LFF 2018 – Widows

I’m currently attending the BFI London Film Festival, so will be popping in with reviews of everything I get the chance to see. It’s the opening day of the festival proper, so here’s my take on the big kick-off with Steve McQueen’s thriller Widows…

Michelle Rodriguez, Viola Davis and Elizabeth Debicki in Steve McQueen's Widows
Michelle Rodriguez, Viola Davis and Elizabeth Debicki in Steve McQueen’s Widows

The task of following up a Best Picture winner is always a tough one. It’s a challenge that’s amplified to deafening extremes when the Best Picture winner in question is 12 Years a Slave – a fierce and important depiction of one of the worst things humanity has ever done. Steve McQueen, however, has proven himself completely equal to that challenge with Widows. Rather than trying to out-serious himself, McQueen has taken an abrupt left turn into a very different world – the stylish crime thriller.

Adapted from a Lynda La Plante TV series that aired in the 1980s, it’s a welcome crime tale that shines its spotlight on women. The central trio of characters – Veronica (Viola Davis), Linda (Michelle Rodriguez) and Alice (Elizabeth Debicki) – are left in the lurch when their criminal husbands are killed in a heist gone wrong. The money they were supposed to steal is owed to a terrifying crime syndicate and soon its ruthless enforcer Jatemme (Daniel Kaluuya) is hot on the tail of Veronica as her husband (Liam Neeson) was the group’s experienced kingpin. With the help of her husband’s exhaustive notebook, Veronica enlists her fellow widows to carry out a heist of their own.

It’s a compelling setup and one that seems an ideal fit for McQueen’s co-writer – Gone Girl author Gillian Flynn. The same twisted tone of Gone Girl is present here in a movie that’s as sure-footed with moments of quite extraordinary nastiness as it is when it’s depicting broader thriller material. McQueen bravely opens the film with a bracing montage of fraught heist scenes, intercut with Neeson and Davis’s idyllic, wealthy home life. It constantly seeks to reinforce this juxtaposition between home and work, with Davis earning real pathos as she grapples with taking the lead on the heist, while receiving painful reminders of her husband. On entering his warehouse lair, Davis pauses to wordlessly inhale his discarded jacket.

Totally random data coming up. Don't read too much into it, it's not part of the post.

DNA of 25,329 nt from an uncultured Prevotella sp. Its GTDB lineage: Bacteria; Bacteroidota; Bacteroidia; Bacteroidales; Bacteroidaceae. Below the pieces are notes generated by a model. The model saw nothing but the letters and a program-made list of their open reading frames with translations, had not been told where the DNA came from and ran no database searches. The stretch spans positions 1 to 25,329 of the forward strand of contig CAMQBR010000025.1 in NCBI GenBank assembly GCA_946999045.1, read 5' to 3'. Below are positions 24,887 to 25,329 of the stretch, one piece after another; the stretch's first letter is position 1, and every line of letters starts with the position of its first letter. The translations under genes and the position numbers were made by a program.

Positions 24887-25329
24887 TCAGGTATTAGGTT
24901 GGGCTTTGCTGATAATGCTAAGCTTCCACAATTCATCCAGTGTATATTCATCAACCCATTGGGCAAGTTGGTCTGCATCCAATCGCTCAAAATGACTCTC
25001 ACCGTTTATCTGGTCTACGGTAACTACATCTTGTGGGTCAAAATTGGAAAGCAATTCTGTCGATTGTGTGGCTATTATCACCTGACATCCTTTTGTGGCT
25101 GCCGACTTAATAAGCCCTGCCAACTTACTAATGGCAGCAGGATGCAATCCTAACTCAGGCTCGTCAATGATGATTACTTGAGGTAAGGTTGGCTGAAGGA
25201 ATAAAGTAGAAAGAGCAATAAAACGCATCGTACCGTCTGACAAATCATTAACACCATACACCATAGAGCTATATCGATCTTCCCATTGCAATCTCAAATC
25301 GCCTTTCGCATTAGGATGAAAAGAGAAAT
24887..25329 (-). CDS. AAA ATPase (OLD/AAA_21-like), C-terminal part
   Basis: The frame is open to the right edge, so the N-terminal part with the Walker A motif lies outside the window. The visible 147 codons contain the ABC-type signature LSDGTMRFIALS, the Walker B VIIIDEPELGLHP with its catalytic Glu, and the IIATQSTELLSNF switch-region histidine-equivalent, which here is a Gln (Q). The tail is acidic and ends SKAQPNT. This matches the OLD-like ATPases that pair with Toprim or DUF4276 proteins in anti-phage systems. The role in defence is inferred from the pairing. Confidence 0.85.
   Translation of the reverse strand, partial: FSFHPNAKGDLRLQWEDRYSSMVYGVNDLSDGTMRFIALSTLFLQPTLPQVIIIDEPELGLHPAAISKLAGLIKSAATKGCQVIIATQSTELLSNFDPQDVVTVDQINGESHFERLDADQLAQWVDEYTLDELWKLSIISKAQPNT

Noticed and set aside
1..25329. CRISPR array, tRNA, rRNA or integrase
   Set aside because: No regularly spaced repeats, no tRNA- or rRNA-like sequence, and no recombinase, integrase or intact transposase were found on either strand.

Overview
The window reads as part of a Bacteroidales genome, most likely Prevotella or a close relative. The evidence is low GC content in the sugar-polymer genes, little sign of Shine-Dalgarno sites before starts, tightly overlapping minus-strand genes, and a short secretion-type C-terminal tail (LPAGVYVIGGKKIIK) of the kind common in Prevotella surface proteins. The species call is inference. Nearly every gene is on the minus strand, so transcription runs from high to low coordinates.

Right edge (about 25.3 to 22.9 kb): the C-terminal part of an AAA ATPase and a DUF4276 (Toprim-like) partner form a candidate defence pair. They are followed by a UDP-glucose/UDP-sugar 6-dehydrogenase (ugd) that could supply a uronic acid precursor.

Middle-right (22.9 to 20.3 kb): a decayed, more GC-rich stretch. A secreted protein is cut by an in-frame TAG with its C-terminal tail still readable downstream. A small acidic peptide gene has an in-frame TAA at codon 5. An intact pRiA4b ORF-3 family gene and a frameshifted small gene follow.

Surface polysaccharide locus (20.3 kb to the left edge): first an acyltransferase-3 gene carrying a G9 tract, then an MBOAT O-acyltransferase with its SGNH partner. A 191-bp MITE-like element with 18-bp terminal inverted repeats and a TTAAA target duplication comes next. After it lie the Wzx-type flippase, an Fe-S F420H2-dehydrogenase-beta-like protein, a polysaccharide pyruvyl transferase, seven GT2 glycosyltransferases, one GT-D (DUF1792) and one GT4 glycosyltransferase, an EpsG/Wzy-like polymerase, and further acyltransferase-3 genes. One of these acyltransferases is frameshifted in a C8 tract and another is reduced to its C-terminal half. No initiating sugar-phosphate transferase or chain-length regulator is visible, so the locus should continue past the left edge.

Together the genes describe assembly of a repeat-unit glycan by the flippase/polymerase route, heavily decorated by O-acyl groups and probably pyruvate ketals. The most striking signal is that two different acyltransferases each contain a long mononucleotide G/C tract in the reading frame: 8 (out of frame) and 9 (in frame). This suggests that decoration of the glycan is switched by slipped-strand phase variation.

McQueen and Flynn are in no hurry to get through their story and, as a result, there’s a deliberate, consistent patience to the movie’s first hour. The strands of the story gradually come together, pulling in Colin Farrell‘s slimy politician and a brilliant Robert Duvall as his loathsome father. Their role in everything that’s going on is ultimately slightly under-cooked, but there is a certain delight in watching everything slot together like a blood-spattered jigsaw puzzle. Social commentary is dotted throughout the narrative and serves up some of the best barbed quips – a baffled question of where to get a gun is responded to with a deadpan “it’s America” – even if it never drives the movie in the way that it perhaps could’ve done.

This is Davis’s movie, though, and she is utterly imperious in the leading role. Her every appearance oozes gravitas and it’s clear from the start that she has inherited her husband’s laser focus and take-no-prisoners attitude. Spirited support is provided by Rodriguez and put-upon babysitter Cynthia Erivo, who joins the gang late on as a driver, but it’s Debicki who steals the show as a woman who is initially mistaken as an airhead by both Davis and the audience. Debicki is sympathetic throughout, but has exactly the mean streak she needs to get through the heist, earning the respect of all involved with her commitment – even as the effluent inevitably hits the fan.

Widows finds yet another gear with its climactic heist sequence, rescuing the movie from the middle act sag into which it falls in the wake of a huge twist that tumbles out of McQueen’s sleeve a little too early. There’s a visceral style to the heist, which benefits greatly from McQueen and Flynn’s patient build-up. With the exception of a couple of missteps, this is a delightful, gripping slice of genre fun from McQueen. It’s not going to continue his run as an awards season darling, but it does show that he’s a filmmaker who can turn his hand to just about anything.

(Dir: Steve McQueen, 130 mins, UK Release: November 6)

BFI London Film Festival 2018
BFI London Film Festival 2018

Are you excited to see what Steve McQueen has done with Widows? Let me know your thoughts in the comments section and make sure you keep coming back for the next few weeks for reviews of all of the best movies from the BFI London Film Festival 2018.

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